A few words about the diversity of disability

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Ada Luna performing a task
We’re fans of diversity.  In people and in general.

Often, people who share membership in a diversity group feel some kinship with other members of the group.  Often.

Not always.

And often not always in the world of disability.  Being disabled is such a broad label, I’m not sure it should be applied nearly as often as it is to disabled people as a group.  Certainly not to disabled people with service dogs, because our disabilities create so many different, and even incompatible, needs.

I’m often disheartened to see a service dog handler with great posts or videos about service dog handling and disability advocacy only for them to make an absolute statement about what service dogs have to be.

Sometimes it’s a certain size.

Sometimes it’s a particular command.

Frequently, it’s about whether a service dog can interact with the world while working. 

The only thing you can guarantee about an absolute statement of opinion is that the statement is probably incorrect.

One more time for the new kids in back: A service dog must 1) work for a handler with a disability 2) in a way that assists with the disability through tasks and work (ideally at least two). Aside from that, the dog needs to be potty trained, under the handler’s control at all times, and not unduly disruptive.

Complaints I’ve read recently which a service dog does not have to be, but in a perfect world would probably be:

  • Able to ignore completely all distractions. (Many service dogs achieve this skill because the handler’s life depends on it.  However, service dogs also do work and tasks to improve quality of life, which can allow for the handler to decide what leeway the dog can have and still perform its work.)
  • Walking next to the handler.  (Again, many service dogs need to do this in order to perform their work.  However, there are other categories of service dogs who are better able to perform work from a bag or carrier due to their size or the tasks they need to perform.  An excellent example: Diabetic Alert dogs.)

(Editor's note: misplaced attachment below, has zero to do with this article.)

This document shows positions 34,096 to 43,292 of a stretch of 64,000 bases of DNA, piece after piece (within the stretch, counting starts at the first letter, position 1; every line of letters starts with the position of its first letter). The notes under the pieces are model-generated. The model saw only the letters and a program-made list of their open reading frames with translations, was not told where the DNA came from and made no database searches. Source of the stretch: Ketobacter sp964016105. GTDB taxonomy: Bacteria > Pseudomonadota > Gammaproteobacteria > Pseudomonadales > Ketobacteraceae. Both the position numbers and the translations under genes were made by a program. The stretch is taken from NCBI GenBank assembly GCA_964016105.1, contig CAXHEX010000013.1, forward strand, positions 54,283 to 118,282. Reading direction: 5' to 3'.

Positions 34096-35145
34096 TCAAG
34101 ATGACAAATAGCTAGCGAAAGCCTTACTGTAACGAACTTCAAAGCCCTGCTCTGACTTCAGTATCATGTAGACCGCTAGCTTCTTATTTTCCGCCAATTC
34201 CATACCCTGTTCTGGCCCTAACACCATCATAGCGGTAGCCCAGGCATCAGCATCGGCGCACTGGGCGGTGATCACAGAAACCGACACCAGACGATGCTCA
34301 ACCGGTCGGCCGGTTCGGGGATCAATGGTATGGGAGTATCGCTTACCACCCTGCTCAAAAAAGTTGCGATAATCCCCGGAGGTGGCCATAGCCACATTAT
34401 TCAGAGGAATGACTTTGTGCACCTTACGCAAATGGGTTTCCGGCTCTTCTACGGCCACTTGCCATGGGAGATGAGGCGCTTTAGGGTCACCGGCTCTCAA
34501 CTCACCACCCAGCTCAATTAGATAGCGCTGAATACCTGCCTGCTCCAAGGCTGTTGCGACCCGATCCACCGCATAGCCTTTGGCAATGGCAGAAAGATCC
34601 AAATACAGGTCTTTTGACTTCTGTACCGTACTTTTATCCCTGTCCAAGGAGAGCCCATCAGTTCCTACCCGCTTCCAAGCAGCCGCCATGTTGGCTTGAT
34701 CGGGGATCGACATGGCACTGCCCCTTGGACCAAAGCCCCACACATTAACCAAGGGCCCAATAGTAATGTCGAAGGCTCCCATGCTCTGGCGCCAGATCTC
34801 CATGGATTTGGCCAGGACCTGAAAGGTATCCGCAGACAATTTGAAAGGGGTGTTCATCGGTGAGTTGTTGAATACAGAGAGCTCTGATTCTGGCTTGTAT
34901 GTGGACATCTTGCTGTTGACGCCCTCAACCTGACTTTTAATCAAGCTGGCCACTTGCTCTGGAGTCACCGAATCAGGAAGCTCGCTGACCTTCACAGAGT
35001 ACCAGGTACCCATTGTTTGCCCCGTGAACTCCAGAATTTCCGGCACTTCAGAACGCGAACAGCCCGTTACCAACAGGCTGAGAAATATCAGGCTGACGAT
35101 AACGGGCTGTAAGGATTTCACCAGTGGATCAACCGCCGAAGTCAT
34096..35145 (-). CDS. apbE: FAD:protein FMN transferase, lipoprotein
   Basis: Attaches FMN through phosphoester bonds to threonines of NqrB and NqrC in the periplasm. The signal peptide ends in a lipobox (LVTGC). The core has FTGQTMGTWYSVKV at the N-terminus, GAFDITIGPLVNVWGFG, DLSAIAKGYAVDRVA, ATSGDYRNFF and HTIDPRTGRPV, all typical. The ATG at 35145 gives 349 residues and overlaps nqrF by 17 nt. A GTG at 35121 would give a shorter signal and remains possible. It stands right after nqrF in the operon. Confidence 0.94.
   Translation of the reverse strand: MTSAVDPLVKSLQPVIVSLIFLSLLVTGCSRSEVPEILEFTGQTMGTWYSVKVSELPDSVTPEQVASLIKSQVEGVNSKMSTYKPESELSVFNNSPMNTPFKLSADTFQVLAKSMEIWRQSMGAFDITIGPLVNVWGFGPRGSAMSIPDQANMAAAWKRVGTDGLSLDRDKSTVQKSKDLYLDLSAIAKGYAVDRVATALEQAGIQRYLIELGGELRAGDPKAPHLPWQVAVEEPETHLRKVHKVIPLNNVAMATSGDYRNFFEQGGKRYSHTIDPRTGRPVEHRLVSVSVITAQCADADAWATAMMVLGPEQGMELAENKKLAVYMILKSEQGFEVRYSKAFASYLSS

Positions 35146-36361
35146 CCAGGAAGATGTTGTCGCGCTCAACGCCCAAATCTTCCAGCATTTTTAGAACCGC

• Familiar with one uniform set of training words and gestures.  (Some train their service dogs deliberately with more obscure commands to prevent others from trying to give the dog a command.)
  • Working for a handler with a disability that primarily affects the body’s ability to perform everyday tasks. (Service dogs are becoming much more common with disabled individuals who have disabilities of the brain and brain chemistry.)
  • Never taking initiative to interact with other people. (Dogs trained to assist with social phobias may be trained to understand when they need to act as a bridge for their handler.) 

The last two seems to be the big sticking point for “that one guy who always knows everything.”  Can you be considered disabled if you have a disability of brain chemistry or wiring, but seem otherwise normal at first meeting?  Or are you just a snowflake who wants to take your dog everywhere?

Let’s consult the ADA definition of disability:  An individual with a disability is defined by the ADA as a person who has a physical or mental impairment that substantially limits one or more major life activities, a person who has a history or record of such an impairment, or a person who is perceived by others as having such an impairment.

It certainly looks like mental impairments and phobias are covered, doesn’t it? 

When you, however well-meaning, interfere with a dog-handler service team, you risk liability for preventing the disabled individual from enjoying equal access.  It’s not worth it.  Especially since there are so many handlers who have mental disabilities which impair their ability to cope with that interference or the embarrassment it causes.  These are the people who will flash that service dog badge or paper as soon as you ask. 

Not because it’s the law.  

But because you’re being a bully. 🙂


If someone is bullying you and your service dog, and you know your rights, stand up for them.  We’ve got your back.  

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